Pearson argues that with daily practice, interoception is something we can all cultivate. In a 2019 paper on mindfulness and interoception, the psychologist Jonathan Gibson outlines two types of mindfulness practice which help increase interoceptive awareness: focused-attention mindfulness, where we spend around ten minutes with our awareness trained on one specific aspect of our body, like our breath, our heartbeat or the sensation of our limbs, and open monitoring, where we “non-judgmentally notice various sensations” as they pass through us. Building these basic practices into our days – perhaps as the first thing we do before we get out of bed, or the last thing we do before we go to sleep – have been shown to permanently increase our awareness of the signals from our body.
Pick your battles For our intuitive nudges to be useful, we need to have experience in the field. “Intuition doesn’t really work if you’re completely new to a situation or experience,” says Pearson. “Then it’s just better to rely on logic and slow thinking.” If, though, you’ve been running a business for a number of years and are struck with a complex problem around resourcing, intuition may well help guide you to a novel solution.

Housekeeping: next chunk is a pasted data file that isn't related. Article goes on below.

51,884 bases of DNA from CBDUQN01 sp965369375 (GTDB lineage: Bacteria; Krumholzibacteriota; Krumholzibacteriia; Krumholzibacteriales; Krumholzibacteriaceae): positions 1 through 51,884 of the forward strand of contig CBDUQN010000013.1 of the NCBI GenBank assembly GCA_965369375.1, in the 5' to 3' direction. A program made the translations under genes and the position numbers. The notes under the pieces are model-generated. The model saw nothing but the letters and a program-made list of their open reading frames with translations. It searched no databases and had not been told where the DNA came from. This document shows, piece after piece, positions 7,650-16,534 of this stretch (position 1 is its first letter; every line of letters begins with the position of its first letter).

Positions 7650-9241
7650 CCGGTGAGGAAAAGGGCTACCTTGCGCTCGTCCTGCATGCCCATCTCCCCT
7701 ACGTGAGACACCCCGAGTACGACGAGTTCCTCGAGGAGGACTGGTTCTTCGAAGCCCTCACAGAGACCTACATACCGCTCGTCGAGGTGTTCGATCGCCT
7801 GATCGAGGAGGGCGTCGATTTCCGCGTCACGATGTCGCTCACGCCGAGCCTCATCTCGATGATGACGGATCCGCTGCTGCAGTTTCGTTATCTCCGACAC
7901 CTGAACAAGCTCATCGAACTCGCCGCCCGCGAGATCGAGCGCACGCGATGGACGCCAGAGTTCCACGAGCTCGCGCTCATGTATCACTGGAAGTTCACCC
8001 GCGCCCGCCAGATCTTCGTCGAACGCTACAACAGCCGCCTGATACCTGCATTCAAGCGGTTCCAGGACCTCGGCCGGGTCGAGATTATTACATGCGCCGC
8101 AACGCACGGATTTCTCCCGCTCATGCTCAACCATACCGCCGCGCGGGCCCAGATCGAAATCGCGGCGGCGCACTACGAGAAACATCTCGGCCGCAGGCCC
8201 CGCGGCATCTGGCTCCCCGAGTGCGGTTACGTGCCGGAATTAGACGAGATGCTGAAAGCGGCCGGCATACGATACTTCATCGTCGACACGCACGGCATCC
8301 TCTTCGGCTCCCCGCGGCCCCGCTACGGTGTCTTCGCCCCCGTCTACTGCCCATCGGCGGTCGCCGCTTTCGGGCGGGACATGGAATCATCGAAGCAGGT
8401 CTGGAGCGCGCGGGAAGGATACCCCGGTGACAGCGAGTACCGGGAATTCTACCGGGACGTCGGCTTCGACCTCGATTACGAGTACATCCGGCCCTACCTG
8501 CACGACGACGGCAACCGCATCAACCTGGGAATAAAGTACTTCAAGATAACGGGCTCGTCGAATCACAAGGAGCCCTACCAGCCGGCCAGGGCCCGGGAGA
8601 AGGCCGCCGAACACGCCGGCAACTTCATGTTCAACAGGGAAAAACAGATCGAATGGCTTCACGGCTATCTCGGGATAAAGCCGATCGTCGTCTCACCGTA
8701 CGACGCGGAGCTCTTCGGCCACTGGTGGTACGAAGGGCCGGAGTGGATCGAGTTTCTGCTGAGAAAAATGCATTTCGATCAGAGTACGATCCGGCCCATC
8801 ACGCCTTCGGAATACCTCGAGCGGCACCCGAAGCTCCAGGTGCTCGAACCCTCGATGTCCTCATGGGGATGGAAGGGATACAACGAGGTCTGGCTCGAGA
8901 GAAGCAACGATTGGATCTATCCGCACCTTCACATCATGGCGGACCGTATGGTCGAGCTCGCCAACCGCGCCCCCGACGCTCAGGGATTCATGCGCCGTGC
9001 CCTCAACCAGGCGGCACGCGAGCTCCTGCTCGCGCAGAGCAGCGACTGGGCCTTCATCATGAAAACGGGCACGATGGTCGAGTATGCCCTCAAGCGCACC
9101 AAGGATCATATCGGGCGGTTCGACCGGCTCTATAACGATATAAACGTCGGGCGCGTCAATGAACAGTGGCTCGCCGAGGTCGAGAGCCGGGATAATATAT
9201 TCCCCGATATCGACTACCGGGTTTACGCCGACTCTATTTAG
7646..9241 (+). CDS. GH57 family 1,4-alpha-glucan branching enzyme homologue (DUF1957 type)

“It’s useful to imagine ourselves looking down on a situation as if from a balcony,” says Pearson. “Allowing our minds to visualise the situation, without necessarily reaching for an answer. Then it’s about engaging that interoceptive skill and being aware of the nudges you’re getting.” Perhaps something doesn’t feel quite right? Perhaps there’s an element that keeps pulling your attention? “The trick here is not to think too hard,” he continues. “If you can feel the information in your brain – there’s a high chance you’ll hit upon a decision. You have to just relax and allow yourself to act on it.”